Engine Company, Fire EMS, Firefighting

Tactical Safety: Last Firefighter Standing

By Ray McCormack

With a lot of “Tactical Safety” titles, what you initially think the article is about may not hold true. This piece travels in two different directions, so the odds of your guessing correctly have just increased.

When firefighters perform fire attack, we are usually crouched down or contort into some form of a kneeling stance to keep ourselves out of the high heat and heavy smoke layer that exists above. There are many traps that can affect a standing firefighter, such as holes, steps, and debris. Crawling firefighters are similarly subjected to these hazards however the fall distance is less. So is it prudent to stand during or just prior to fire attack?

We know that heat rises, and we know the higher we are the hotter it is. We know that heat levels provide hints to direction and fire location as well as proximity to the fire. A firefighter explained to me that he likes to stand while searching for the fire because the heat level is more readily detectable when you are standing. He went on to say that as you get closer and the heat intensifies, you will end up in a crouching position suitable for fire attack.

Where do you stand or when do you stand? Is there a middle ground or stance? I believe there is. Just make sure if you’re standing and trying to locate the fire by feeling the heat with your head and shoulders you don’t end up getting burned by the answer when it flashes over you.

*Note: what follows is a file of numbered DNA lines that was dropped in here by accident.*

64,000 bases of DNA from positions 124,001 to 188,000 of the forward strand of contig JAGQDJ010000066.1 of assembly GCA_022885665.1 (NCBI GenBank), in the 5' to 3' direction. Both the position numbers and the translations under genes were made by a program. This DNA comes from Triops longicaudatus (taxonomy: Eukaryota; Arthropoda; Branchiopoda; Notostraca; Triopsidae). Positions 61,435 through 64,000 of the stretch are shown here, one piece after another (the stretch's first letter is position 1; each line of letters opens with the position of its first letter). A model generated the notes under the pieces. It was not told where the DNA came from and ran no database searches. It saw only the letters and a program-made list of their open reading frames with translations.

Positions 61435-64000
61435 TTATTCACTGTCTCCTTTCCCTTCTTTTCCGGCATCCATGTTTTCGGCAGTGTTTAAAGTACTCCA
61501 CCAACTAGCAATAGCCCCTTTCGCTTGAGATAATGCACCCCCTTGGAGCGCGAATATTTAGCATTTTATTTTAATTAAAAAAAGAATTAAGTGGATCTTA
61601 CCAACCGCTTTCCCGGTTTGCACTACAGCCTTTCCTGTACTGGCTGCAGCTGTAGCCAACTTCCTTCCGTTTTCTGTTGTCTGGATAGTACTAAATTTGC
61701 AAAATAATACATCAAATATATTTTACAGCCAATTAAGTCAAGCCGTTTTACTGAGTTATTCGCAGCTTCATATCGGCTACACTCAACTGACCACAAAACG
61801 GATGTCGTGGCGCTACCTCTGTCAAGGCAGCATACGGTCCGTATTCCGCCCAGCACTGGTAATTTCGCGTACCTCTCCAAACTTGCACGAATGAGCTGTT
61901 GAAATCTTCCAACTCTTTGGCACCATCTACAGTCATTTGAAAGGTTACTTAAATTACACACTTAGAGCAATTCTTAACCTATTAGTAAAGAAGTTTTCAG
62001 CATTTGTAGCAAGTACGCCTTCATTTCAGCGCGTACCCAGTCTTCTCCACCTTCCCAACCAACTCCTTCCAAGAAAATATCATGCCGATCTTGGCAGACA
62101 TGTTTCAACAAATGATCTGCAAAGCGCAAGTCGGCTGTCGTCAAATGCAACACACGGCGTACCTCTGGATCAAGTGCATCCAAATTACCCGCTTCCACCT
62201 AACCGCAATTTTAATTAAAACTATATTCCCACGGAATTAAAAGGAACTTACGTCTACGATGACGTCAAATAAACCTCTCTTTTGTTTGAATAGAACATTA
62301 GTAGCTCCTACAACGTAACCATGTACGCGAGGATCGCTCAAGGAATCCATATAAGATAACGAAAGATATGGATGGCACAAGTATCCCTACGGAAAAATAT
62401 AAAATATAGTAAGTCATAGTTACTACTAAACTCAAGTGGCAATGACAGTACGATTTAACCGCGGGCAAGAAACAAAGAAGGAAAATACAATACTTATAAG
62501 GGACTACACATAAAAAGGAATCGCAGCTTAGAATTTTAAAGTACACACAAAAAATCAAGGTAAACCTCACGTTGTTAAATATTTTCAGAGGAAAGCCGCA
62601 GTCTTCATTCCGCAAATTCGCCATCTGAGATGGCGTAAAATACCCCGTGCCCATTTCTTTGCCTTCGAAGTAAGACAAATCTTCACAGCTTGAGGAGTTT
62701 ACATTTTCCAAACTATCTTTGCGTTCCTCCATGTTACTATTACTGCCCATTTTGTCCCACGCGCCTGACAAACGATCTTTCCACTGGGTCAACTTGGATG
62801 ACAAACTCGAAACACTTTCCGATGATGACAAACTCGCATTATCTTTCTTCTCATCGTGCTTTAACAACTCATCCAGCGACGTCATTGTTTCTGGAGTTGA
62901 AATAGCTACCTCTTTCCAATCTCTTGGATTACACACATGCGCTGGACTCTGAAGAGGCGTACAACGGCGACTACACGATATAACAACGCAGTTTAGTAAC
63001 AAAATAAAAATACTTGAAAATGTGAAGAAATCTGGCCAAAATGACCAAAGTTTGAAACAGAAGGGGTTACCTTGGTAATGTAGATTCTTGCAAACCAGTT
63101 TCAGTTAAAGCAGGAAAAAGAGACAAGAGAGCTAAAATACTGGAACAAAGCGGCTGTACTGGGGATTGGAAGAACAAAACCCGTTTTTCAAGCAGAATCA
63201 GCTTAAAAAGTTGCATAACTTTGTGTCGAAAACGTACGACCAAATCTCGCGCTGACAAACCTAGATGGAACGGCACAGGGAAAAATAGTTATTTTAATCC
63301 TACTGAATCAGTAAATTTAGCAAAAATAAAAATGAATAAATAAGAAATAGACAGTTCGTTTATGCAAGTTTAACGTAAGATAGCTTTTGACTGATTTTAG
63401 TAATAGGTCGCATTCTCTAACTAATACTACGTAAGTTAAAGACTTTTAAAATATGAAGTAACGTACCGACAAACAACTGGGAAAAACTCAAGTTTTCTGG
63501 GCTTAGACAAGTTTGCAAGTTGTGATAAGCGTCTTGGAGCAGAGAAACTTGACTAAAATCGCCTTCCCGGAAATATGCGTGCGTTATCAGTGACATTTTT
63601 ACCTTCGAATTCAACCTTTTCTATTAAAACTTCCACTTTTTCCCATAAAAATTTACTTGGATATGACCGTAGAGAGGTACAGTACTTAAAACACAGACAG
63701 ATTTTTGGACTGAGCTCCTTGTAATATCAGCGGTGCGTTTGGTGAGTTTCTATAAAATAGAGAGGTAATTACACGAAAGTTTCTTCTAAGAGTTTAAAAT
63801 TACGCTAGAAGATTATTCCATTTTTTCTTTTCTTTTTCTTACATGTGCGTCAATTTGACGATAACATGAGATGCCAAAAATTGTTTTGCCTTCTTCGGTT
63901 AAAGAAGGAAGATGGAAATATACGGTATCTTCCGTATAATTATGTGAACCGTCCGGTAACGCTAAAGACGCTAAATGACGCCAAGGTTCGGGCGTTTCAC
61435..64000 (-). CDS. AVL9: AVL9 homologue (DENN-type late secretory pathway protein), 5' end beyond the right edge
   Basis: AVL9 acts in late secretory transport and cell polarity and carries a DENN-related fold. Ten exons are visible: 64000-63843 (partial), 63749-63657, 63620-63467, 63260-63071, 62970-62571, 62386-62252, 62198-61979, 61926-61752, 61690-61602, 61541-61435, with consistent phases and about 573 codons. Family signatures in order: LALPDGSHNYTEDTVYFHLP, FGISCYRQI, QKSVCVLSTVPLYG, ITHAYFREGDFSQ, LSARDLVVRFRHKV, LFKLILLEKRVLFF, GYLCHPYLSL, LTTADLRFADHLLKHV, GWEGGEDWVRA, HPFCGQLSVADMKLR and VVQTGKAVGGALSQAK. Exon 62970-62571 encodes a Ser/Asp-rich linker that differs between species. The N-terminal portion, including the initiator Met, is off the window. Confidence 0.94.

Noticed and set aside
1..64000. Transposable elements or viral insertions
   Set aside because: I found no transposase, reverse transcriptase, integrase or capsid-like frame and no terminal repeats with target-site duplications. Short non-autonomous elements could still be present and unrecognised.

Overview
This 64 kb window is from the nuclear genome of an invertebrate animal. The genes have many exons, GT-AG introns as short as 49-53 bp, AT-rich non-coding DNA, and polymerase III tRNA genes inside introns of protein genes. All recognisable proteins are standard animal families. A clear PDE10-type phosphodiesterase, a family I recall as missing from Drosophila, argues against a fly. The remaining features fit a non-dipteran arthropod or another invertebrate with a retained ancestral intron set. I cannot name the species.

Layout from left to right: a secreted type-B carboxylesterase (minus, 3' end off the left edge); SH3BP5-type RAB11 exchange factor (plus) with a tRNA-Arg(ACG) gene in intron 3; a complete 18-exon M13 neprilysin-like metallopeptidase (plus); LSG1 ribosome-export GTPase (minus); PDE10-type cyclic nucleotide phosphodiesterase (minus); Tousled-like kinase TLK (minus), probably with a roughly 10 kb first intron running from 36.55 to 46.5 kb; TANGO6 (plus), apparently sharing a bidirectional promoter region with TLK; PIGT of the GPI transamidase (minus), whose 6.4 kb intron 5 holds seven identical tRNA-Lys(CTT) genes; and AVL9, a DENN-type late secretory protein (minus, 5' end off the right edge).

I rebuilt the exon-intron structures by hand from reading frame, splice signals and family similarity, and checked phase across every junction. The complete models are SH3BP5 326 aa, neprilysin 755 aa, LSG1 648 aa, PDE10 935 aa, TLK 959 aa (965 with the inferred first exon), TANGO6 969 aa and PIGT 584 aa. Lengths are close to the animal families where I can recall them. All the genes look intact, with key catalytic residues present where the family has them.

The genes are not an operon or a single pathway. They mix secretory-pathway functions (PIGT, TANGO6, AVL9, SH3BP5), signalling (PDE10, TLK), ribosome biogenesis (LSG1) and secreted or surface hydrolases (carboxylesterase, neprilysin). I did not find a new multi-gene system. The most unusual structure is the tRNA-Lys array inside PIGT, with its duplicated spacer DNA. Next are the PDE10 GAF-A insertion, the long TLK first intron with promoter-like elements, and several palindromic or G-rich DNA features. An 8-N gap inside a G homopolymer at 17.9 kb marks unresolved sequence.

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A progressive fire department is seen as having few fires to extinguish. There are many factors that decrease and lessen the need for firefighting on a regular basis (regular being a key factor). Fire prevention, increased code performance, societal changes–they all work toward firefighter elimination. The bulldozing of neighborhoods in an effort to curb vacant building fires is becoming more common, impacting firefighting at the community level.

With less fire activity, the fire service for many departments is built around providing emergency medical care, routine emergencies runs, and good-faith assistance calls. Yet the ability of a fire department to fight fire is the single most important function they will be called upon to do. Every fire department that handles a structural fire needs to get it right in spite of the operational burden of low frequency. Our core mission is fire extinguishment. Excellence assisted by frequency is great, but we must be able to achieve excellence even at low frequency. The biggest problem with a lack of fires is that other tasks become more pressing, derailing our thought track regarding fire duty.

There will always be fires where people live, work, and shop. The big question is: who will be interceding to save lives and property? Will there be any firefighters left? Current trends in fire service activity are not a reliable indicator of future events. Maintain your tactical safety. Your next fire is coming.

Next Tactical Safety: Don’t Blame College Kids

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RAY McCORMACK is a 30-year veteran and a lieutenant with FDNY. He is the publisher and editor of Urban Firefighter Magazine. He delivered the keynote address at FDIC in 2009 and he is on the Editorial Board of Fire Engineering Magazine.